decide

decide, determine, settle, rule, resolve mean to come or to cause to come to a conclusion.
Decide presupposes previous consideration of a matter causing doubt, wavering, debate, or controversy and implies the arriving at a more or less logical conclusion that brings doubt or debate to an end: the word may take as its subject the person or persons arriving at such a conclusion or the thing or things that bring them to the conclusion
{

the time for deliberation has then passed. He has decidedJohn Marshall

}
{

this exordium, and Miss Pross's two hands in quite agonized entreaty clasping his, decided Mr. Cruncher— Dickens

}
{

the . . . mistress of the household referred to her whether we should have another round or go in to supper. Of course, she always decided as she supposed the hostess wished— Jefferies

}
{

it should disturb the complacency of those network officials who decided . . . that not enough people were watching to justify the expense— Seldes

}
Determine (see also DISCOVER 2) may mean to set limits or bounds to: when it means basically to decide, this implication of definitely fixing something so that its identity, its character, its scope, its direction is clear and beyond doubt distinguishes it from decide; one decides to give a dinner party but determines the guests to be invited; a legislature decides that the state constitution should be revised and appoints a committee with power to determine what changes shall be made. In a slightly different sense determine implies the arrival at a conclusion that either is a fixed and unalterable purpose or intention
{

can you weep [i.e., move by weeping] fate from its determined purpose?— Middleton

}
{

she was . . . obviously tormented by shyness, but as obviously determined to conquer it— Mackenzie

}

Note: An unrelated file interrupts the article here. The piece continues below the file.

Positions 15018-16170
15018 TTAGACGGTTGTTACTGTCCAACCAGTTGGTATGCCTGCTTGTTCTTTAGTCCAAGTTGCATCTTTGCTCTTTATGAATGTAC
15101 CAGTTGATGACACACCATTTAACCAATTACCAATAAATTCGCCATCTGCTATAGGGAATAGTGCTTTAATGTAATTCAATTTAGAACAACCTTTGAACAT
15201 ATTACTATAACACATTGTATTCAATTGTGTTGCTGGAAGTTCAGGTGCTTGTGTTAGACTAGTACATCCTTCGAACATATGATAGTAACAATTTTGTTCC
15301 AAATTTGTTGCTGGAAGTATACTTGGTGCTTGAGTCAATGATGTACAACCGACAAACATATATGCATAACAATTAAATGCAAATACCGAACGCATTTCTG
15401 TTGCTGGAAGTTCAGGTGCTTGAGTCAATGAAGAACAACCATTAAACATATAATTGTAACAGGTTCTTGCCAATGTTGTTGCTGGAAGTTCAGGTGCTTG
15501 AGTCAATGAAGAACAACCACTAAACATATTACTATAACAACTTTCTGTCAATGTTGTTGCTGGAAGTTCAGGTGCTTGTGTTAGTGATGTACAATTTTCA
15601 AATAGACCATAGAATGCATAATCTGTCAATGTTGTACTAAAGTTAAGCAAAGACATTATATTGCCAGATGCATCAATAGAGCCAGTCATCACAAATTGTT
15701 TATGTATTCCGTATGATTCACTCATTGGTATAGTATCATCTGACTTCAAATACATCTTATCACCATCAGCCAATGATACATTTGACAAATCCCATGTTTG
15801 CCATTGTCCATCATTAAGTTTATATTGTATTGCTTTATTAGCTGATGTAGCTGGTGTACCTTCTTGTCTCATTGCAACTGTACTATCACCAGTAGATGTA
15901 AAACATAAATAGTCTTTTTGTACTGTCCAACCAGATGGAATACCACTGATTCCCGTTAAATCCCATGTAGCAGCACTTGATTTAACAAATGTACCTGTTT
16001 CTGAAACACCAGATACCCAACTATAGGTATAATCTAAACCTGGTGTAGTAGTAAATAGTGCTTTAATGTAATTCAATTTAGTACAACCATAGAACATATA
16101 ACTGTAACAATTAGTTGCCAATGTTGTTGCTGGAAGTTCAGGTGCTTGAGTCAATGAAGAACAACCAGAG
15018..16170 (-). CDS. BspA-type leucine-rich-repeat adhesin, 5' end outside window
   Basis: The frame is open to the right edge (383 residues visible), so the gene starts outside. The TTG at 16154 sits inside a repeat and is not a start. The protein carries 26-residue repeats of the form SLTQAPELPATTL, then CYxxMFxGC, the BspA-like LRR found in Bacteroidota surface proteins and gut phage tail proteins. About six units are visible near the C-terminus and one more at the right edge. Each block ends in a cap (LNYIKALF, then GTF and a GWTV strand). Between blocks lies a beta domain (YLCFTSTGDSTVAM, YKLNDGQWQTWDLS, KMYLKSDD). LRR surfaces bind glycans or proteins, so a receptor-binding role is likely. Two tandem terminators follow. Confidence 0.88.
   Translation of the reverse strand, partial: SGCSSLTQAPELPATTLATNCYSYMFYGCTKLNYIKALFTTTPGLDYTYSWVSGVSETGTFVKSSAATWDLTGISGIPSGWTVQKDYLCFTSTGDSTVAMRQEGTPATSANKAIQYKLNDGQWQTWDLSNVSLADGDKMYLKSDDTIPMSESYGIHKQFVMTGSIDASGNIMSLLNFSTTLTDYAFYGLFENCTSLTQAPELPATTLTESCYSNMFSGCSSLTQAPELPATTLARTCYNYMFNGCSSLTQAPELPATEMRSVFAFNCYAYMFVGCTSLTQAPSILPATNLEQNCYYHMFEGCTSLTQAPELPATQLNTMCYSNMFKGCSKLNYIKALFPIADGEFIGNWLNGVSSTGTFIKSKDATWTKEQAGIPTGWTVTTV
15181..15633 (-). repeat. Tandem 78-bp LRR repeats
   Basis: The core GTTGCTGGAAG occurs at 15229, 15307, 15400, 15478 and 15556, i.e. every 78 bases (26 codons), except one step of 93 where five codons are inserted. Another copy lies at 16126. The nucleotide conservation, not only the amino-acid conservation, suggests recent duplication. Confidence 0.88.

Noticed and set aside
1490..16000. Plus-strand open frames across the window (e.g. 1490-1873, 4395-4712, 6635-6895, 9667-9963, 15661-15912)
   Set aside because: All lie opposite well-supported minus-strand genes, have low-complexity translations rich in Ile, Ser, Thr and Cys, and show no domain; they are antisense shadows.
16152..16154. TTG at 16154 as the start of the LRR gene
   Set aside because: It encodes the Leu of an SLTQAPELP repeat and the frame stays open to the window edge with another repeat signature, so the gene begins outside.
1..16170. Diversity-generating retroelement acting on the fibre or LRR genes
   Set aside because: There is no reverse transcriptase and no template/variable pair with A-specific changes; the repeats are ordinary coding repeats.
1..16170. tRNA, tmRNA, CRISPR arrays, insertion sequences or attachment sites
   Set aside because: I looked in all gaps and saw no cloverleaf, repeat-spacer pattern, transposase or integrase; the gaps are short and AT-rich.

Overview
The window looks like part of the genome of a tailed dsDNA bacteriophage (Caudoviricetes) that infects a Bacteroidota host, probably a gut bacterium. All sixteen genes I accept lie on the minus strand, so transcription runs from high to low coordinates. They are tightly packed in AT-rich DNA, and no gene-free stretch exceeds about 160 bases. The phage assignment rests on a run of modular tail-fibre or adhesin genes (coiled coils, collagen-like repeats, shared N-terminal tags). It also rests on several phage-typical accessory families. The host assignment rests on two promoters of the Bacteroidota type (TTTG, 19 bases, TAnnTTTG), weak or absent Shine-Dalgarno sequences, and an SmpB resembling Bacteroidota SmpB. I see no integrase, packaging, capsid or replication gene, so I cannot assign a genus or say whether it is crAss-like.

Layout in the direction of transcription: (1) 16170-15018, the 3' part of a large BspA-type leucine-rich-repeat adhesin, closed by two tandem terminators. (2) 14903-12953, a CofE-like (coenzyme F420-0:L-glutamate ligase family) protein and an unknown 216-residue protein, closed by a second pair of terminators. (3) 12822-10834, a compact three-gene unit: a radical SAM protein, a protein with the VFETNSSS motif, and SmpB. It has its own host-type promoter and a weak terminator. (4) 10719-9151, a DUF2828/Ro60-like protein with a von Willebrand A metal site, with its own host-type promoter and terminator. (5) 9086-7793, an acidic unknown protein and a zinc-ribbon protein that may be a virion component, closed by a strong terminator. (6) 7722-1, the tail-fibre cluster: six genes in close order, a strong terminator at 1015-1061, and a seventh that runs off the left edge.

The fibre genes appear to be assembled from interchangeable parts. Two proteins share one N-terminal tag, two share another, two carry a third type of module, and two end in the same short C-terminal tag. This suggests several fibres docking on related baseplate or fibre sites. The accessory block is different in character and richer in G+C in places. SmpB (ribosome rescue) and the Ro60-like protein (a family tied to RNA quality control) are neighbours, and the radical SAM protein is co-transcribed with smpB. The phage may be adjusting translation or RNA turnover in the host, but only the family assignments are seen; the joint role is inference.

or is the inevitable result, outcome, or end of what precedes
{

what we notice determines what we do; what we do again determines what we experience— James

}
{

their civilization was one of "city-states," not of kingdoms and empires; and their whole political outlook was necessarily determined by this condition— Dickinson

}
Settle implies the arrival at a conclusion, often a mental or logical conclusion but sometimes a termination for which no individual is responsible, that brings to an end all doubt, all wavering, all dispute
{

the Supreme Court of the United States has power to settle all questions of law

}
{

time has settled few or none of the essential points of dispute— Henry Adams

}
{

death settled all their problems

}
Rule (see also GOVERN) implies a decision or determination by authority, especially by the authority of the court
{

the judge ruled that the question was in-, admissible

}
Resolve implies an expressed or clear decision or determination to do or refrain from doing something
{

resolve to get up earlier in the mornings

}
{

resolve to give up smoking

}
{

he was resolved to win through to fortune, but he must first discover his tools— Buchan

}
Analogous words: conclude, judge, gather (see INFER): *judge, adjudge, adjudicate